Despite a dire economic crisis throughout Europe, the European Parliament (EP) has just decided to increase the budget for aid given to the Palestinian Authority (PA) by €100 million – a 30 percent increase over previous years.
Prior to the budget increase, aid from the EU to the PA stood at about €500 million a year, according to Jordan’s Ma’an News Agency. The European Union budget for 2012 was set at €129.1 billion.
Just five days later, PA President and Fatah leader Mahmoud Abbas and Hamas leader Khaled Mashaal hailed a new Palestinian “partnership” after talks in Cairo to implement reconciliation between the two factions.
“We want to reassure our people and the Arab and Islamic world that we have turned a major new and real page in partnership on all things do to with the Palestinian nation,” Mashaal said. “There are no more differences between us now,” Abbas added. “We have agreed to work as partnership with shared responsibility.” A major feud between Hamas and Fatah erupted in 2007, after Hamas violently overthrew the Fatah government in Gaza and established control, sweeping local elections.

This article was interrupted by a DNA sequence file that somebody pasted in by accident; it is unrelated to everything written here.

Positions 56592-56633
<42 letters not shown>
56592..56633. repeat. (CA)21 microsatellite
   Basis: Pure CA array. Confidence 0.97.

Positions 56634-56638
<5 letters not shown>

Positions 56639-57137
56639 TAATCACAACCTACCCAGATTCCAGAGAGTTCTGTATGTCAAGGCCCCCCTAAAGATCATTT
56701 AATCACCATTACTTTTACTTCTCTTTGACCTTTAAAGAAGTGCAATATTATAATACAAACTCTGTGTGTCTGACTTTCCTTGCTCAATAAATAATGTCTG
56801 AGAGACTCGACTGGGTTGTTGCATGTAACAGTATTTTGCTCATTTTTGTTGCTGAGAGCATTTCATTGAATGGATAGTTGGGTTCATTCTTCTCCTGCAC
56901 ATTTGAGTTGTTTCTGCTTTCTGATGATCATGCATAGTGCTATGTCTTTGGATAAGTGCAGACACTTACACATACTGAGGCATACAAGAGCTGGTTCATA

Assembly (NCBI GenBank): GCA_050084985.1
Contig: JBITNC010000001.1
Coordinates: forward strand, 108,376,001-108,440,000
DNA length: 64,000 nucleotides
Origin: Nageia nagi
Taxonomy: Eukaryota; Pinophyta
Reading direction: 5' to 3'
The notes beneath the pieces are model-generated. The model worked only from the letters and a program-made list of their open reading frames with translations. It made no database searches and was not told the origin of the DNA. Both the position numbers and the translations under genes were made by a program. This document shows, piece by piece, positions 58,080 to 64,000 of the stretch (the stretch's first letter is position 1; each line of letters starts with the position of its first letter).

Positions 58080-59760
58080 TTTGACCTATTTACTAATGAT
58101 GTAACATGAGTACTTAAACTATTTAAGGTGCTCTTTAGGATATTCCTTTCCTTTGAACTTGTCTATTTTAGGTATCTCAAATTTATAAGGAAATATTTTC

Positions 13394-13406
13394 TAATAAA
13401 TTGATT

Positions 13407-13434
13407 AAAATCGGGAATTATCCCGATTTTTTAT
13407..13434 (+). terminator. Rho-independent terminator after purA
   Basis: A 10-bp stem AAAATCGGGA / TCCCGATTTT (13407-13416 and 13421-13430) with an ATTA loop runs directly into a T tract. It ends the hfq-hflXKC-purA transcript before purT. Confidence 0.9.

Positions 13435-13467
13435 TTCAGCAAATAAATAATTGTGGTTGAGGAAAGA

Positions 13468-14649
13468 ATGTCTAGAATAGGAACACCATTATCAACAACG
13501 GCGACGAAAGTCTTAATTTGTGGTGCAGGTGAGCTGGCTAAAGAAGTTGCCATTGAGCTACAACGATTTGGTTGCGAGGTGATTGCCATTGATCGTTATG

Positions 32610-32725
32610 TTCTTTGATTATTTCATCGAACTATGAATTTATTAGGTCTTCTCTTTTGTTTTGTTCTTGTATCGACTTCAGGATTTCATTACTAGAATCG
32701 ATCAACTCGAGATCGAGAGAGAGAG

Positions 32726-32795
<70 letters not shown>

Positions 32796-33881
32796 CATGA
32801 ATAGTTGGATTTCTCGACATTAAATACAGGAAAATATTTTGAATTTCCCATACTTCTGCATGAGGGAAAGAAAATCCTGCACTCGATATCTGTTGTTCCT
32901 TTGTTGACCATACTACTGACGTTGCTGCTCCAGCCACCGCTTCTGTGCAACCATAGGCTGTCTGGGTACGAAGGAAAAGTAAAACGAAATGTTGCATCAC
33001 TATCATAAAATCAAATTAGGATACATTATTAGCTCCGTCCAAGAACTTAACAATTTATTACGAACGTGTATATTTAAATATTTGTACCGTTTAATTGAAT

The EU is the single largest financer of the PA. It has formally provided aid to the Palestinians since 1971, when the European Community began funding the United Nations Relief and Works Agency for Palestinian Refugees (UNRWA), and organization which was originally established to assist displaced persons “whose normal place of residence was Palestine during the period 1 June 1946 to 15 May 1948, and who lost both home and means of livelihood as a result of the 1948, and 1967 conflicts”. Between 1994 – the year of the signing of the Oslo Accords – and 2009, the EU has donated €4.26 billion to the Palestinian Authority.
The United Kingdom’s share in the increase in funding to the PA will be just under €150 million over 3 years, according to Ma’an.